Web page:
Here’s a good example of how lead sales can work in real life: My second website, Life Insurance by Jeff, brings in a ton of traffic from people who are searching the web to find answers to life insurance questions. While I used to have the website set up so I could sell these people life insurance myself, it was a lot of work to process all the different requests and clients. As a result, I started selling the leads I gathered instead.
If you live in an area where Uber or Lyft operate, why not become a driver? If you're looking to make some short-term cash, you can definitely rake it in by working for one of these popular car-hire apps. As long as your vehicle fits within the specifications of their program, and you have a clean license, you could do this on the side, especially if you're in a crunch for cash.
Find work. When you first start out, you may have to accept work writing about a topic you don’t find all that interesting. You must keep an open mind and be willing to accept work that may not be in your desired field. However, as you continue to write, you not only learn about more topics, but you also build your reputation. With time, you can be choosier about assignments you want to accept.
If you’re a registered nurse, consider a company like Fonemed (), which provides phone-based triage and medical information to their customers in Canada and the U.S. These companies contract with medical-related clients, mostly doctor’s offices and especially pediatrician’s offices, to answer questions when the offices are closed (the work hours are typically evenings, nights and weekends). You must be licensed in the state or province where you are located and have at least three years of recent clinical experience with adults and children. Fonemed nurses are paid an hourly minimum plus a fee per call, and are eligible for benefits like health insurance and paid leave. A typical Fonemed nurse makes $27 per hour, according to Fonemed owner Charlene Slaney.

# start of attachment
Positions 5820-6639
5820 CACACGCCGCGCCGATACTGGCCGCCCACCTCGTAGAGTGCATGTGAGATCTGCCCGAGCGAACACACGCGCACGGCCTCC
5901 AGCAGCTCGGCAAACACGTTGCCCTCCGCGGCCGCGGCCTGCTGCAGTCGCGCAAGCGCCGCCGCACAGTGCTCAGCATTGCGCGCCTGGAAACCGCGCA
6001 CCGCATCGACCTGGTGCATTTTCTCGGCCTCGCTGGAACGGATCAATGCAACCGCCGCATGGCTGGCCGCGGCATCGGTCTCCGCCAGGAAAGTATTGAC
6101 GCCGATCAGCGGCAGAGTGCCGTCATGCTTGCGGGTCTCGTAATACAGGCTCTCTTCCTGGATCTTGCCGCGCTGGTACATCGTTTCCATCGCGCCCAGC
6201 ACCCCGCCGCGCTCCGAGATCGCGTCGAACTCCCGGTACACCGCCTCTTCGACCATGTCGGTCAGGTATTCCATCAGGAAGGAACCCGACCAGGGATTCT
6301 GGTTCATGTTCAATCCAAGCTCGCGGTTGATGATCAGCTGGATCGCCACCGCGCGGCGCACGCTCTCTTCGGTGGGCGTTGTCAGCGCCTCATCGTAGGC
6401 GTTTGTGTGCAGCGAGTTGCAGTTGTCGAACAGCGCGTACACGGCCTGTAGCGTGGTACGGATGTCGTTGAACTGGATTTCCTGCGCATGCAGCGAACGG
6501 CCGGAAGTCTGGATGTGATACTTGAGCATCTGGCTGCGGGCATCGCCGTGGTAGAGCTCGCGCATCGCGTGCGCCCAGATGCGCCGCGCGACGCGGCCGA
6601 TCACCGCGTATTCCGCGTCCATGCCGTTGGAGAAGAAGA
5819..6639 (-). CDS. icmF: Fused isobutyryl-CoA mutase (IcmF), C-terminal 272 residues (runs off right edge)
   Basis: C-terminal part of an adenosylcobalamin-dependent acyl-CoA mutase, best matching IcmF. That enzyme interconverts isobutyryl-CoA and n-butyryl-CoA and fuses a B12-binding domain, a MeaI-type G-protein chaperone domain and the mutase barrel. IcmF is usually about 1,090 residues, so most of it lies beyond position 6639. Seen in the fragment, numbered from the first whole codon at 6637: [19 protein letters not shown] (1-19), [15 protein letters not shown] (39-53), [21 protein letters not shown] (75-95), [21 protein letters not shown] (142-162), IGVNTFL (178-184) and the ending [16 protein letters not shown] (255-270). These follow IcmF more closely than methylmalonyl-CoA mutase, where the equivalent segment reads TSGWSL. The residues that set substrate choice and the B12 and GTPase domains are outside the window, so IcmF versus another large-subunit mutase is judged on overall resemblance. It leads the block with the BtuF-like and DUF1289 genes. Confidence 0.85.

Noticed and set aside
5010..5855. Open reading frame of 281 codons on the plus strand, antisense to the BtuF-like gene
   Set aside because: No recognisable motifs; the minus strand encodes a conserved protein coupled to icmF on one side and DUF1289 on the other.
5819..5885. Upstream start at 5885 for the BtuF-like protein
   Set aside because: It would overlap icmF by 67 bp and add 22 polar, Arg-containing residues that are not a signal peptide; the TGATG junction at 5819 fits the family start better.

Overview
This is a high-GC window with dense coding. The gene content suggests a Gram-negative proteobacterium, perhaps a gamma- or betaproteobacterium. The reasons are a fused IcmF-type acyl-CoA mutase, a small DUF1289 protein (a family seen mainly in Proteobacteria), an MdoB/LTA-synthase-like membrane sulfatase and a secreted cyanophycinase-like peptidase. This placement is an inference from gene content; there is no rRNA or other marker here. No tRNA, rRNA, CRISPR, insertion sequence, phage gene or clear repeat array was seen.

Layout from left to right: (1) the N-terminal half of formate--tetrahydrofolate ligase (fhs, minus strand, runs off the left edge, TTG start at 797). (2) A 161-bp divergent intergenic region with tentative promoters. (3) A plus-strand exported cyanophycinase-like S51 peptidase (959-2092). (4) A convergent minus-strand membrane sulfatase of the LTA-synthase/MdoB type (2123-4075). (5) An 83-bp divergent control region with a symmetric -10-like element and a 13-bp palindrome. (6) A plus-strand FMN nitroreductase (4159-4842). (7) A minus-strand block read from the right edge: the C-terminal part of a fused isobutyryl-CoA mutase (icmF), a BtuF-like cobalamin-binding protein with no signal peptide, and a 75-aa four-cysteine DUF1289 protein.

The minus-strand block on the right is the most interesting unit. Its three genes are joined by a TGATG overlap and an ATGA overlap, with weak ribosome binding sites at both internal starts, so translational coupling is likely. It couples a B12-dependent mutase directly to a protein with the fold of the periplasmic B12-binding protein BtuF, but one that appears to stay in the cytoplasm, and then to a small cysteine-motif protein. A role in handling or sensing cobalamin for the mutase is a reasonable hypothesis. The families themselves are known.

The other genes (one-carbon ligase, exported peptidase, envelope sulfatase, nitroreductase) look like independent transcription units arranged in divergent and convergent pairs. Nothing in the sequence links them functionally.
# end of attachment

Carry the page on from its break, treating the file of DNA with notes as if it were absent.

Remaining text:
Often, what happens is that we run into unscrupulous Internet Marketers (IMs) who have less-than altruistic intentions of extracting money from you rather than helping you to make it. However, this isn't something new. People have been falling for networking marketing, pyramid schemes, and affiliate marketing scams since before the start of the net.